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Whisteblower Attitudes

The three programs I engaged with this week were CBS’s Face the Nation from September 29th, the On the Media podcast from September 27th titled "Nice Democracy You’ve Got There…," and the second episode of the Most Perfect Album. I listened to Christopher Scott’s story of exoneration and Sarah Qari discuss the importance of the 4th through 8th Amendments on the second episode of the Most Perfect Album. What stood out to me this week was the main topic covered on Face the Nation and "Nice Democracy You’ve Got There…," which surrounded the whistleblower case and President Trump’s impeachment inquiry. From these two programs, I learned more about people’s attitudes toward a whistleblower.


Brooke Gladstone spoke with Tom Devine, the government accountability project’s legal director, about whistleblower protections. Devine explained how people try to divert their attention away from the issue at hand. These people do what it takes to discredit the whistleblower by investigating their “integrity, professional history, sexuality, motives bias, or anything that will smear a person” (“Nice Democracy”). During the Face the Nation episode, I saw an example of one addressing the messenger rather than the message. Senator Lindsey Graham raised questions about who told the whistleblower about the transcript or the phone call, why the hearsay rule changed shortly before the whistleblower filed the complaint, and who helped the person write the legal document regarding the transcript. By doing so, Graham shifted attention toward the reliability of the whistleblower, as well as the Joe and Hunter Biden corruption, and strayed away from the content in President Trump’s conversation with the Ukrainian President.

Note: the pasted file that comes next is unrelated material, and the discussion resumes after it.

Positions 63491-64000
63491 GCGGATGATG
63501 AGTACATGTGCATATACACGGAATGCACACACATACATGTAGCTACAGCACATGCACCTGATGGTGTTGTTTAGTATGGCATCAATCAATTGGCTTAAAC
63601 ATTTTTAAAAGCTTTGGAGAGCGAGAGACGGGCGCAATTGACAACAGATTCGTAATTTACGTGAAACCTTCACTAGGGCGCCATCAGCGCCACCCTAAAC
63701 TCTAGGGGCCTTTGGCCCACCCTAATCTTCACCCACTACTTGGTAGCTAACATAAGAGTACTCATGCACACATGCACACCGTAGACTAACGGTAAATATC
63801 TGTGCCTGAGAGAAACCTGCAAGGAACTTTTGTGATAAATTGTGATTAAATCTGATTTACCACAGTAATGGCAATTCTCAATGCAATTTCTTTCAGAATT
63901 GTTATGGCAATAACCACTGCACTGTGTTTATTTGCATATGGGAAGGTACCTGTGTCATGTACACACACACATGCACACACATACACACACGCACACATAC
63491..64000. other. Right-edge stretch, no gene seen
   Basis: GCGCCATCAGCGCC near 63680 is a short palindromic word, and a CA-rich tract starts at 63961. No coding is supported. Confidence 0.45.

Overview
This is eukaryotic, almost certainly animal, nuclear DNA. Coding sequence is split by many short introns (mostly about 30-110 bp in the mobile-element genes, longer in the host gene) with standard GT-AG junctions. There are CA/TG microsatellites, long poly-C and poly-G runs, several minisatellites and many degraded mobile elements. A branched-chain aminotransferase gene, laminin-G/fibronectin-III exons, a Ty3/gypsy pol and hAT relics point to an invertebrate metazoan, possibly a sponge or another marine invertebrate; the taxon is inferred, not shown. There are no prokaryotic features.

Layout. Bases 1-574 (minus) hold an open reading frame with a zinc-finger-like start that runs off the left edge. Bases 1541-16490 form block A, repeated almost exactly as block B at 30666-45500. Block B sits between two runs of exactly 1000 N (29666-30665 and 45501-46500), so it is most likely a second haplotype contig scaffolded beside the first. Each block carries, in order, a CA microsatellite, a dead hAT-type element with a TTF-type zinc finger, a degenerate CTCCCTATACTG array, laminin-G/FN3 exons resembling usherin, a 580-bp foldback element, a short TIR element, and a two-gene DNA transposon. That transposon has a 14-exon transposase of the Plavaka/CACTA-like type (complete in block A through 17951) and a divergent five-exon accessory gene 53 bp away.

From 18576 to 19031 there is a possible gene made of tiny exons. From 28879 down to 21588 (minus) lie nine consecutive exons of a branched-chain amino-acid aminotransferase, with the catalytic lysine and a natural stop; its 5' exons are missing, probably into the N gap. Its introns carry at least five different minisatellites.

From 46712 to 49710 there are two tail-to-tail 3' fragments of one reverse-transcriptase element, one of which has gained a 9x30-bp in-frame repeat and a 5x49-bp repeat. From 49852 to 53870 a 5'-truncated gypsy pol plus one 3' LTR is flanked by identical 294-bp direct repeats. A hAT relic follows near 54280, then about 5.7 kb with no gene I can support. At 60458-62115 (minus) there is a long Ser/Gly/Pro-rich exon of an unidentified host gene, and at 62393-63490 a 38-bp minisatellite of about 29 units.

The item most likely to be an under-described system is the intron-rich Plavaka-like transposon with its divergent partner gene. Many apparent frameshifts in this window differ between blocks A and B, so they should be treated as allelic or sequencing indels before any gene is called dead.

President Trump tried to convince the foreign leader to investigate a domestic political rival and interfere in the 2020 election while he withheld millions of dollars’ worth of foreign aid. The Ukrainian President may not understand the consequences of refusing to investigate. While some critics perceive this exchange as quid pro quo, it seems to me like an implicit threat. At the time, President Trump withheld U.S. military aid to Ukraine. Although the threat to Ukraine’s national security would not physically be caused by the United States, Ukraine lacking this money would leave the country less prepared to defend themselves against the Russian invasion. While some may have suspicions about the whistleblower complaint, upholding whistleblower protections allows people to feel comfortable enough to step forward and hold those in authority accountable for their unethical or illegal actions.

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